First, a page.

In the coldest days of the Cold War, two countries were special poster children in the category of “Communist Hold-out in the Midst of Western Democracies.” Those countries were Cuba and East Germany. A 1972 summit between the leaders of the two countries resulted in one of the most lopsided gift exchanges in history. It also may have established what is now the last remaining piece of East Germany.
June 1972 brought Cuba’s Fidel Castro to East Germany for a state visit. At the customary exchange of gifts, East Germany’s Chairman of the State Council, Walter Ulbricht, presented Castro with an East German teddy bear. History does not record the reaction of either of the leaders when it was disclosed that Castro’s reciprocal gift would be an island that would become East Germany’s only overseas possession.
The gifted island was Cayo Blanco del Sur, located a couple of miles off the southern coast of Cuba. It is nearly 10 miles long and inhabited by a number of endangered species but no humans. It would, Castro announced, be hereafter known as Ernst Thälmann Island, in honor of the German Communist Party leader who was executed by Adolf Hitler in 1944. Castro declared that Ernst Thälmann Island would, from that point forward, belong to East Germany as a symbol of the enduring friendship between the two nations. In a subsequent ceremony, the East German ambassador to Cuba unveiled a stone bust of Ernst Thälmann on the shore of East Germany’s newest possession.
Presumably, there was some talk among Ulbricht’s staff about supplementing the teddy bear with a box of candy or something in an attempt to balance out the gift exchange. That aspect of diplomacy, alas, remains lost to the history books.
The existence of Ernst Thälmann Island was heralded by East Germany for a while. In 1975, Frank Schöbel, arguably East Germany’s biggest pop star, traveled to Cuba to film a music video for his song “Insel im Golf von Cazones” (“Island in the Gulf of Cazones”). The video featured the commemorative bust of Thälmann, and footage later showed up in a documentary celebrating the great friendship between Cuba and East Germany.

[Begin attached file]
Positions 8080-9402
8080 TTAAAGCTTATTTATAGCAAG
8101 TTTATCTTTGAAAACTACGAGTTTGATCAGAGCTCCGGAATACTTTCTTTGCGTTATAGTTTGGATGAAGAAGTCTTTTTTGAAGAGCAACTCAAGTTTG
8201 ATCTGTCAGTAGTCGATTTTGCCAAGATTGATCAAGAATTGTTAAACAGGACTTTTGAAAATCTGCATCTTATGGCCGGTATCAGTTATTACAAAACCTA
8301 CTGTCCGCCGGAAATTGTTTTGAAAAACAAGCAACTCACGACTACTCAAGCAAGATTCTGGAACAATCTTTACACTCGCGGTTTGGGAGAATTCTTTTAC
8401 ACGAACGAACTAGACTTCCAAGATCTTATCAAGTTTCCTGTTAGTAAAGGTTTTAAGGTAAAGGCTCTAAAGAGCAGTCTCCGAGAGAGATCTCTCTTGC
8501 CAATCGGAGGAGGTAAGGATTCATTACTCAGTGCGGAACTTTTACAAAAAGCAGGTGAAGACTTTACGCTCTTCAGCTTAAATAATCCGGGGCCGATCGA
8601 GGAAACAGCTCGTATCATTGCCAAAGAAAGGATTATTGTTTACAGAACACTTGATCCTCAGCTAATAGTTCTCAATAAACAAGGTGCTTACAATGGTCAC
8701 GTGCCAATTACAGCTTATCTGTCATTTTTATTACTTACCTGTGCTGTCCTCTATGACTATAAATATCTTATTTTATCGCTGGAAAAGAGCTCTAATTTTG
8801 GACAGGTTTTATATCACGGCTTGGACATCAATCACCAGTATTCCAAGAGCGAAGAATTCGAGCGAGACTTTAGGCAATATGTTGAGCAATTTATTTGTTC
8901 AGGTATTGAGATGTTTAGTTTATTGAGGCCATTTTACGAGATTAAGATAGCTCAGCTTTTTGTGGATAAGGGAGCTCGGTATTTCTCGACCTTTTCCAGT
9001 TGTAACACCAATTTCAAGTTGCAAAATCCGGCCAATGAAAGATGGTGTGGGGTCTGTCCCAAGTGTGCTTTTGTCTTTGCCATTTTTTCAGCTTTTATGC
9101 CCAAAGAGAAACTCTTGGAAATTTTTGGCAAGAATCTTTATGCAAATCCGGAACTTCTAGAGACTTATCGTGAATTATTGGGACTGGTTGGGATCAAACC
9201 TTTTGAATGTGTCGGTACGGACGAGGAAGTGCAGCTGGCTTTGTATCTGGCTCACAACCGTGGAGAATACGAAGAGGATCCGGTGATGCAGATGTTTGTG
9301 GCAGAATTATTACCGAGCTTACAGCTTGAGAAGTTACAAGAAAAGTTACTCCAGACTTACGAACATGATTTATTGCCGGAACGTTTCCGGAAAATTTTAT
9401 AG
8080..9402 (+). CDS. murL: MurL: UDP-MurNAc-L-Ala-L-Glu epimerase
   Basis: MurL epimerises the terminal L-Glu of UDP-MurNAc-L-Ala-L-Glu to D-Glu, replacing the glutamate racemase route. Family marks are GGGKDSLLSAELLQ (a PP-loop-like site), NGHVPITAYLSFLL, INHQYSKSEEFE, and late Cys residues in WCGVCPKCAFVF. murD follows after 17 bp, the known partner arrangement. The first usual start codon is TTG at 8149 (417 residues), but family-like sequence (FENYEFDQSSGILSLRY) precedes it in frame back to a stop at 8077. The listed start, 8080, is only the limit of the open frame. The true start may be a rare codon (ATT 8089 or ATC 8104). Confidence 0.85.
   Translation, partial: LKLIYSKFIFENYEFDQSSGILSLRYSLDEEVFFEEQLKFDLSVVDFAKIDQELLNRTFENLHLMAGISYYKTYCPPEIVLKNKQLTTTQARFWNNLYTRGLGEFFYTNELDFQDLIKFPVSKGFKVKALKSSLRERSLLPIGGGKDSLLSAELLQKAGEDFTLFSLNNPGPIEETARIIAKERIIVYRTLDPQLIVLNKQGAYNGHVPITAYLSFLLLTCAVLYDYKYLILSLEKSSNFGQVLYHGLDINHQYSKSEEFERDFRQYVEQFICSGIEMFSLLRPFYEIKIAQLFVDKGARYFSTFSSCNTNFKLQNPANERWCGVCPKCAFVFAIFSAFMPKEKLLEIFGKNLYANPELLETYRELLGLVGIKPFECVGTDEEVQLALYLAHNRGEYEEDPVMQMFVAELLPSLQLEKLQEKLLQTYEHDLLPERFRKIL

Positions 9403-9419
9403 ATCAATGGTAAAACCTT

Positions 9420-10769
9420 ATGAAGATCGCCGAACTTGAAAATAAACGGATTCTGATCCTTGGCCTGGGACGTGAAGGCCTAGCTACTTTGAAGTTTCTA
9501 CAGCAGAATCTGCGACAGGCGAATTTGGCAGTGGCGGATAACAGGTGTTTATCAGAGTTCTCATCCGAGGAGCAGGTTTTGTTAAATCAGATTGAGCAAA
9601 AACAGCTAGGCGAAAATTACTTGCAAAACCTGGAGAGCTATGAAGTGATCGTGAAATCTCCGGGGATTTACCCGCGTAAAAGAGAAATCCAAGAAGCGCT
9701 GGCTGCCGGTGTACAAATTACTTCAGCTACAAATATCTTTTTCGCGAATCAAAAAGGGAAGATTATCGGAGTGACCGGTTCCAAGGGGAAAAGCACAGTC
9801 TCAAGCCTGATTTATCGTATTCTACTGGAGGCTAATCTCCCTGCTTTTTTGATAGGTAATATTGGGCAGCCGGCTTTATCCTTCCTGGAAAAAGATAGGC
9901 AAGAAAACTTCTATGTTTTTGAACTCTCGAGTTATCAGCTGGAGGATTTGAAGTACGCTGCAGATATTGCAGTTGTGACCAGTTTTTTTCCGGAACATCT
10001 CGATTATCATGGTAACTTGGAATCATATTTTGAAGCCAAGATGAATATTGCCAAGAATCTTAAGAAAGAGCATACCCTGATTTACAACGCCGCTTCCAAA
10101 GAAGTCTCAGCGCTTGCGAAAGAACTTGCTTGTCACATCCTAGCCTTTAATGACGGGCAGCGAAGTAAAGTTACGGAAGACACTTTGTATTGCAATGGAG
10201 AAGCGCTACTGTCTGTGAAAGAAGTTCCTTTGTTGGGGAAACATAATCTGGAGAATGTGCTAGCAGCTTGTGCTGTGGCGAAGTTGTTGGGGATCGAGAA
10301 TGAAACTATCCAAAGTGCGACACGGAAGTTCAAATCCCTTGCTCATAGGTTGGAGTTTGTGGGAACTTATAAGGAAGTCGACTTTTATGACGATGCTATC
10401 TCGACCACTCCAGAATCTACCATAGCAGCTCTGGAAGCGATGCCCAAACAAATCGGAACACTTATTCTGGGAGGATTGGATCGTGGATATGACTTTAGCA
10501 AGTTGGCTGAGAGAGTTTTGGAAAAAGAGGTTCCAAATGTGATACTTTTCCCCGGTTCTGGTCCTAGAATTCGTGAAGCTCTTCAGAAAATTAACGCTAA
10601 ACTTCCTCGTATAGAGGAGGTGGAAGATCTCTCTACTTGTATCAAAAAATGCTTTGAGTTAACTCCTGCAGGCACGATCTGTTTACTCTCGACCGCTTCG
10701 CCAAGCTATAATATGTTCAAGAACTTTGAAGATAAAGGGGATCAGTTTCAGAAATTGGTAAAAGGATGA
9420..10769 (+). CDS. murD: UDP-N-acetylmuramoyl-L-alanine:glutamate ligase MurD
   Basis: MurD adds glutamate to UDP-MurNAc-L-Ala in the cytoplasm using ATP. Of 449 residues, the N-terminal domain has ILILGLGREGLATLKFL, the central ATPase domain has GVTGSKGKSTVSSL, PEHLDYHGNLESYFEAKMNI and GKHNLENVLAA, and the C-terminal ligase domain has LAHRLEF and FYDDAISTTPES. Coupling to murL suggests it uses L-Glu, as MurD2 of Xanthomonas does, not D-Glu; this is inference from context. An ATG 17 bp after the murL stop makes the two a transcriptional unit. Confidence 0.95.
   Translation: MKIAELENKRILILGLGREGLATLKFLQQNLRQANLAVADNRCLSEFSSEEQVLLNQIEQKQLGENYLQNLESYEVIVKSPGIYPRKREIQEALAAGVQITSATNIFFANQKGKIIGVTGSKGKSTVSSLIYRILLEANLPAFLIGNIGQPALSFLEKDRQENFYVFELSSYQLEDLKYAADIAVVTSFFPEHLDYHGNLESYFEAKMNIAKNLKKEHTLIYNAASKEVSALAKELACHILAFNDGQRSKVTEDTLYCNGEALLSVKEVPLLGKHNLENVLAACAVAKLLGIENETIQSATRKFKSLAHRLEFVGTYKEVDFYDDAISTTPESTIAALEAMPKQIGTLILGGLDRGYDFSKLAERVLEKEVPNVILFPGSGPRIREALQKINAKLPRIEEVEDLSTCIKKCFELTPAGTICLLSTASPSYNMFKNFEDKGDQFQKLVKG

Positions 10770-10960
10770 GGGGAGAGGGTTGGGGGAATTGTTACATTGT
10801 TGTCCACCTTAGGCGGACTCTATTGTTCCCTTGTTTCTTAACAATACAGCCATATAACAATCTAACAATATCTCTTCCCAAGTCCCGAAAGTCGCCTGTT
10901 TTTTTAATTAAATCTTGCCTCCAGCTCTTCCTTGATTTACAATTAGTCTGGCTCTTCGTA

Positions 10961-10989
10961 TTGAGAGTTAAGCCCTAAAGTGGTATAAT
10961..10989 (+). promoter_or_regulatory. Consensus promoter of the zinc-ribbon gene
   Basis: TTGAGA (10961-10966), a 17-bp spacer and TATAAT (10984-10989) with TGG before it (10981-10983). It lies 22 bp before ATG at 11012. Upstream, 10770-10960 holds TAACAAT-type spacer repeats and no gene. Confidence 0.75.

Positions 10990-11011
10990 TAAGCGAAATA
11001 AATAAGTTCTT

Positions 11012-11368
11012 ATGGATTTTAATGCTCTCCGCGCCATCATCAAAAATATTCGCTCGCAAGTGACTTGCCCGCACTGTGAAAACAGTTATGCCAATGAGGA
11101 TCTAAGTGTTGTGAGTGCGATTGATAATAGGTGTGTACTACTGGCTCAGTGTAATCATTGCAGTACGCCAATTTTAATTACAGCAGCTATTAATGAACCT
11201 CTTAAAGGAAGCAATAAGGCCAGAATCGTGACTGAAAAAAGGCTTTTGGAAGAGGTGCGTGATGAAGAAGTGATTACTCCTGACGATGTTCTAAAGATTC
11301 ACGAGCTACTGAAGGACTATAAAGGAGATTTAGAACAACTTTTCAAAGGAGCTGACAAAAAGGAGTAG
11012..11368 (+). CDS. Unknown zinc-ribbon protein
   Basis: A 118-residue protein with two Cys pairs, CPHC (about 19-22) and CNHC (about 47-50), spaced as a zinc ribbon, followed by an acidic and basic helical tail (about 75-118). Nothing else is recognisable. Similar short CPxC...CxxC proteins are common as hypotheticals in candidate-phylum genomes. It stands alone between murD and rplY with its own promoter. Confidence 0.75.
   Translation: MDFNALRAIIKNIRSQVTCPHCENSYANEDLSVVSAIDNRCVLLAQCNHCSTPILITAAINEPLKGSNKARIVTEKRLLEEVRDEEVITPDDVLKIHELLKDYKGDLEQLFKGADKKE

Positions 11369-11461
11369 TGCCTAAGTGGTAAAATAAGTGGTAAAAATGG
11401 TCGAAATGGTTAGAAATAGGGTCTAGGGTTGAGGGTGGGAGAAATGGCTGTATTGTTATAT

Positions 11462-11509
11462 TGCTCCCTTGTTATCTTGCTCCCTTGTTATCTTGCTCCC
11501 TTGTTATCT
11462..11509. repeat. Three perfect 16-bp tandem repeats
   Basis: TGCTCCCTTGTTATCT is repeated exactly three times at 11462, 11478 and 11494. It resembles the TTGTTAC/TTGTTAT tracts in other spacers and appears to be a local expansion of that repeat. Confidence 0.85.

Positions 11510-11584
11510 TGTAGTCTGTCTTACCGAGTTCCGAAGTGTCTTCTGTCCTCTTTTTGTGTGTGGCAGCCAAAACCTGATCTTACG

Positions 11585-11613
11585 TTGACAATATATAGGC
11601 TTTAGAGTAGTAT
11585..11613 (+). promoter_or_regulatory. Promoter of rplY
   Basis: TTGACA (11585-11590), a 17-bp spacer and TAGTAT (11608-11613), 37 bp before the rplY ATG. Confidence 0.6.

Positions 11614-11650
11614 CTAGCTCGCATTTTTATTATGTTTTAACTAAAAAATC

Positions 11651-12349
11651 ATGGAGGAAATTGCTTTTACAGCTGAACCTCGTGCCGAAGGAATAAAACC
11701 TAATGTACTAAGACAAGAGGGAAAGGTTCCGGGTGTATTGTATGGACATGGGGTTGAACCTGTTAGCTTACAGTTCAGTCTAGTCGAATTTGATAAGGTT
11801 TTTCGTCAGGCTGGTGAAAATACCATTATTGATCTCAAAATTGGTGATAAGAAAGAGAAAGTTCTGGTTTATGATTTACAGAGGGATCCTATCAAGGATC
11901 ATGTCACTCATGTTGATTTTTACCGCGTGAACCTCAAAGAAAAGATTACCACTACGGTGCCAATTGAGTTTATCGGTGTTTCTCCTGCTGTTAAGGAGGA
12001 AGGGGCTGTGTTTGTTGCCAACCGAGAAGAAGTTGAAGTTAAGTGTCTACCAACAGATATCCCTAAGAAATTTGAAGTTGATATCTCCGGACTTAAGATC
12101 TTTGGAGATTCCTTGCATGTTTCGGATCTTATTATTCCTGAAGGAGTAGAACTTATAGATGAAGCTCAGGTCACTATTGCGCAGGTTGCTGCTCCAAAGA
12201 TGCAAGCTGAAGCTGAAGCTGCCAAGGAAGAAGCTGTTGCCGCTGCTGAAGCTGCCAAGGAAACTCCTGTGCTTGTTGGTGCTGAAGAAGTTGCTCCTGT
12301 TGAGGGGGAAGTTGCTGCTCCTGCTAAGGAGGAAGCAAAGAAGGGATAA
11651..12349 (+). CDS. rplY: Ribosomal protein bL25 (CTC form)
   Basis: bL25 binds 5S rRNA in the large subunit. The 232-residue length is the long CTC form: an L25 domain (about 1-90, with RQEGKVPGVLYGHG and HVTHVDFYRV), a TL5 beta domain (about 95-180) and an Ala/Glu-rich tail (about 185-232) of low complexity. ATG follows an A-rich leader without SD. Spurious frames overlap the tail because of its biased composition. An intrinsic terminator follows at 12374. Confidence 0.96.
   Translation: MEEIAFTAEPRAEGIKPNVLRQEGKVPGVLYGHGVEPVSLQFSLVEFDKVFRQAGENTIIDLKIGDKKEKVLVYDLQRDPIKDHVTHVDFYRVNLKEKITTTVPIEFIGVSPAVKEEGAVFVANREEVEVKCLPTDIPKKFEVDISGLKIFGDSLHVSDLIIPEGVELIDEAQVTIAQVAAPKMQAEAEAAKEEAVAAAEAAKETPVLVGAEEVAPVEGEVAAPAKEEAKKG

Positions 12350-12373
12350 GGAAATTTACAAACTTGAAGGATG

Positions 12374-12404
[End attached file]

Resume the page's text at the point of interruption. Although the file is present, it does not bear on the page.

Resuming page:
Over the next two decades, pride in Ernst Thälmann Island faded. Apparently, the memory of the overseas possession grew a little dim, too. After the fall of the Berlin Wall and collapse of communism in Europe, East and West Germany reunited on October 3, 1990. The official documents that governed the merger of the two nations addressed almost every situation under the sun, such as currency, citizenship, treaties, etc. One thing it failed to mention was Ernst Thälmann Island.
With other things on everyone’s mind, such as figuring out how to integrate a once-communist nation into a modern Germany, no one seemed to give much thought to the tiny Caribbean island until 2001. The German online newspaper, Thema 1, published a story about Ernst Thälmann Island, arguing that its ownership passed to Germany upon the merger with East Germany.
The Cuban government read the article and reacted rather negatively. The gift was not an actual conveyance of sovereignty, Cuba maintained; it was simply a symbolic act. When pressed about it, the the German Foreign Ministry concurred, telling the news service EFE that the 1972 agreement between the countries was “not a gift, but a change of name.” Presumably, the German government could have made a claim for a return of Castro’s teddy bear, as well, but someone must have pointed out that this might be perceived as petty.
UPDATE (October 2, 2020): As officially announced in the comments section below, Ernst Thälmann Island has been officially claimed by the new government of Cayo Blanco del Sur. Read the official proclamation here. Further bulletins as events warrant.